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“People use drugs, legal and illegal, because their lives are intolerably painful or dull. They hate their work and find no rest in their leisure. They are estranged from their families and their neighbors. It should tell us something that in healthy societies drug use is celebrative, convivial, and occasional, whereas among us it is lonely, shameful, and addictive. We need drugs, apparently, because we have lost each other.”
― Wendell Berry, The Art of the Commonplace: The Agrarian Essays

I penned a piece for Shawn Smucker last week, a sort of naked confession about alcohol dependency. I don’t suppose I’ll make a habit of writing about addiction too much in these parts--at least not for a time--but I wanted to share some feedback I’ve been receiving from the piece.

I found myself at the IF:GATHERING, a women’s conference in Austin, Texas this weekend. I know; I know. It’s always awkward for man to find himself high-centered at a women’s event, but Amber was in attendance and I was scheduled to have a meeting directly after the conclusion of the conference, so I sucked up every ounce of testosterone I had and made my way to Austin Music Hall, which was flooded with estrogen. (Can I say that?)

I camped out in the lobby with another fella or two (men are like magnets to other men at these sorts of events), and we waited for the gathering to end. During the breaks, the women came into the lobby, gave us boys the old side-eye (“what are they doing here,” they might have said) and, for the most part, went about doing their thing. But here’s the meat of the matter: a few women came to me in these breaks, told me that they had read the piece at Smucker’s, and then said, “we’re not so different, you know.”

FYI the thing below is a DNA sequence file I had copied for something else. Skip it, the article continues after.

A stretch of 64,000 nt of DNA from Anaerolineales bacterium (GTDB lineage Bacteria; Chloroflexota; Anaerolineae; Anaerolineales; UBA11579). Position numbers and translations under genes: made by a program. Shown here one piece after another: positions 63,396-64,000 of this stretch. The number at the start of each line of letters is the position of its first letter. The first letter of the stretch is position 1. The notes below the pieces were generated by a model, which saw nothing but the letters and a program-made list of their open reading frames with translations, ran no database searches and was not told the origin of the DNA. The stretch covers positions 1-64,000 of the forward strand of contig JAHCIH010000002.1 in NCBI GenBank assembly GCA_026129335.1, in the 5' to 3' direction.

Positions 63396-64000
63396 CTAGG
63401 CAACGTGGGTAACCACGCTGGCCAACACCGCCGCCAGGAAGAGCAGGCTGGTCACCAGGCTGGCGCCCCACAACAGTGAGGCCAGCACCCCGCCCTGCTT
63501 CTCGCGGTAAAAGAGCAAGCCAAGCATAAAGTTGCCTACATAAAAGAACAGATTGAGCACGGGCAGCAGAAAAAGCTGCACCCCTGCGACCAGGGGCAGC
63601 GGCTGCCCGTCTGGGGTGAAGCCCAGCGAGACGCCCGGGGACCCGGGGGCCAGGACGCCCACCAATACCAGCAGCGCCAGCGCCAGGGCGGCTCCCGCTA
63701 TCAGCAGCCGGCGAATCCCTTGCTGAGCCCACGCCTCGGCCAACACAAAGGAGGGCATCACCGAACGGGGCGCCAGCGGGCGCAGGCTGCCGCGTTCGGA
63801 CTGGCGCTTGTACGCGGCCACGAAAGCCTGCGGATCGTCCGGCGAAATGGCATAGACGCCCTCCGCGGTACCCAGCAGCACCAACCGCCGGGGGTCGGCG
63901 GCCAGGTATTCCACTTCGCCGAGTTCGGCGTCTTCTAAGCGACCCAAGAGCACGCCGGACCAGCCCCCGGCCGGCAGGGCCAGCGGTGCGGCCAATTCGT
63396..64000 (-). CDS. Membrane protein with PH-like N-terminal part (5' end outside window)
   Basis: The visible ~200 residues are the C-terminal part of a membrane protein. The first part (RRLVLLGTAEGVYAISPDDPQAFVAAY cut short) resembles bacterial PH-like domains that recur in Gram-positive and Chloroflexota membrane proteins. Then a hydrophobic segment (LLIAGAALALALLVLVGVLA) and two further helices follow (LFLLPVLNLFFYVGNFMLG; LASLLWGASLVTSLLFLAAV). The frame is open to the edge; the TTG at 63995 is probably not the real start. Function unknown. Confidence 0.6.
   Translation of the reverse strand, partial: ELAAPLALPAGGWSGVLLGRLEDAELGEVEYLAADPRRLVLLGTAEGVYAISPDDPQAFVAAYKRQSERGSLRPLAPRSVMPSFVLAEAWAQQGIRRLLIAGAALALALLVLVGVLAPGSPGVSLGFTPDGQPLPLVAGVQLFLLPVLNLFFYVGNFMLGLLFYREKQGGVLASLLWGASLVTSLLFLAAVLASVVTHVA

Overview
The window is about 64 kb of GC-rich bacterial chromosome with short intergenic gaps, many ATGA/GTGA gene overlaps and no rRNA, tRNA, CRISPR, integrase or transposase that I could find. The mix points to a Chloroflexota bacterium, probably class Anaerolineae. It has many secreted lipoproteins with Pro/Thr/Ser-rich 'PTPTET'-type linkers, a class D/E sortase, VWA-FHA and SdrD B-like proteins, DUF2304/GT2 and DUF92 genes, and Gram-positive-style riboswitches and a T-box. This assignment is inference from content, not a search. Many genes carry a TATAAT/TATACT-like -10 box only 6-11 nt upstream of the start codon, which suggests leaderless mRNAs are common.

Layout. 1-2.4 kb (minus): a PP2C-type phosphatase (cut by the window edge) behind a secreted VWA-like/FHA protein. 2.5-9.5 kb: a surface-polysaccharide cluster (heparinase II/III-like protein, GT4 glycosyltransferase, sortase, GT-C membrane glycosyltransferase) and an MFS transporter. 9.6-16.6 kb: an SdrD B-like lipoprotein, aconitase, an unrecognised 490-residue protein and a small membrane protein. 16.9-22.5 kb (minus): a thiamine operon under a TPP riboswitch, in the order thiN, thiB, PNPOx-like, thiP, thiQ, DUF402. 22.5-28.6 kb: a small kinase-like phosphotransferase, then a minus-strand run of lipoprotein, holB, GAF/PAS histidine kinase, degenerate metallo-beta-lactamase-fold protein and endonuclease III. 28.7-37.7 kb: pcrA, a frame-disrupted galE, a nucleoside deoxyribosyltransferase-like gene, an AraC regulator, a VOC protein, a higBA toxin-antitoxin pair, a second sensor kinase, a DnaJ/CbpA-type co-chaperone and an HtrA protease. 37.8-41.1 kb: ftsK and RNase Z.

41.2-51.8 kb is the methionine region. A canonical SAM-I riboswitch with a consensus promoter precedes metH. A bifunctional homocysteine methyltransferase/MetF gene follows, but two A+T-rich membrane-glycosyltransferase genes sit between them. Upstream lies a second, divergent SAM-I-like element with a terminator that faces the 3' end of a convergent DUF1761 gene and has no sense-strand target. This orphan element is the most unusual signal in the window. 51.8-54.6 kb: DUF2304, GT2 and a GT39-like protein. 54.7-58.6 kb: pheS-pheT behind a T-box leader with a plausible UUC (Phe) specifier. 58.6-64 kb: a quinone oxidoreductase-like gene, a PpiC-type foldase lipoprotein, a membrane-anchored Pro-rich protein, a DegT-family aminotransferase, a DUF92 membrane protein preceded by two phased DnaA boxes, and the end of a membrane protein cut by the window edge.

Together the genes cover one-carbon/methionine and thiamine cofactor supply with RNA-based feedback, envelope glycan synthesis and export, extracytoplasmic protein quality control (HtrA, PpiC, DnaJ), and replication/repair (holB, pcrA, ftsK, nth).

They shared with me of their eating disorders, their pain killer addictions, their dependency on liquor, or men, or fill-in-the-blank. I suppose I should have said something more than, “thank you for sharing your story,” but I don’t really have much advice for my fellow addicts (aren’t so many of us dependent on something?). Anything beyond “I hear your confession and thank you,” seemed trite, or platitudinal, or put on.

It’s not just been the women at the IF:GATHERING either. Some of you have privately emailed encouragement, confession, and the like, and I just want you to know that I hear you; thank you. These kinds of common stories bolster, remind me of the universality of brokenness, and also how recovery is hastened by the vulnerable kindred.

In these matters, I wonder if “I hear you,” and “me too,” are the most important thing we can say. Somehow, this kind of human connection matters in recovery. I don’t understand the magic of it all, and I don’t suppose I ever will, but I don’t reckon any of us will find our way beyond dependency without a confessor or two, and even then, without a few human crutches to help us hobble home.

I think Mr. Berry is right, “we use [alcohol, drugs, food, sex, cynicism, etc.] because we have lost each other.” Well… here’s to the finding.

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I’ve generated a Recovery playlist for those of you who share struggles (which is to say the majority). It’s a faith-based list, and it has been very helpful over the last 145 days of sobriety.

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A Naked Confession

Welcome to a naked moment.

Today, I reckon it’s time to let you in on a little secret, and I won’t talk much about it again for a while. I hope you’re okay with that. We’ll call this a hit-and-run confession. I reckon I should tell you to “listen up,” or “pay attention,” but since this is a place of semi-permanence, I’ll just come on out with it.

“Come out with what?” you might be asking. Follow me over to Shawn Smucker’s place for more.

Photo by by André Banyai, Creative Commons via Flickr.

Want to receive my updates in your inbox? Click here. Also, follow along on Twitter and Facebook.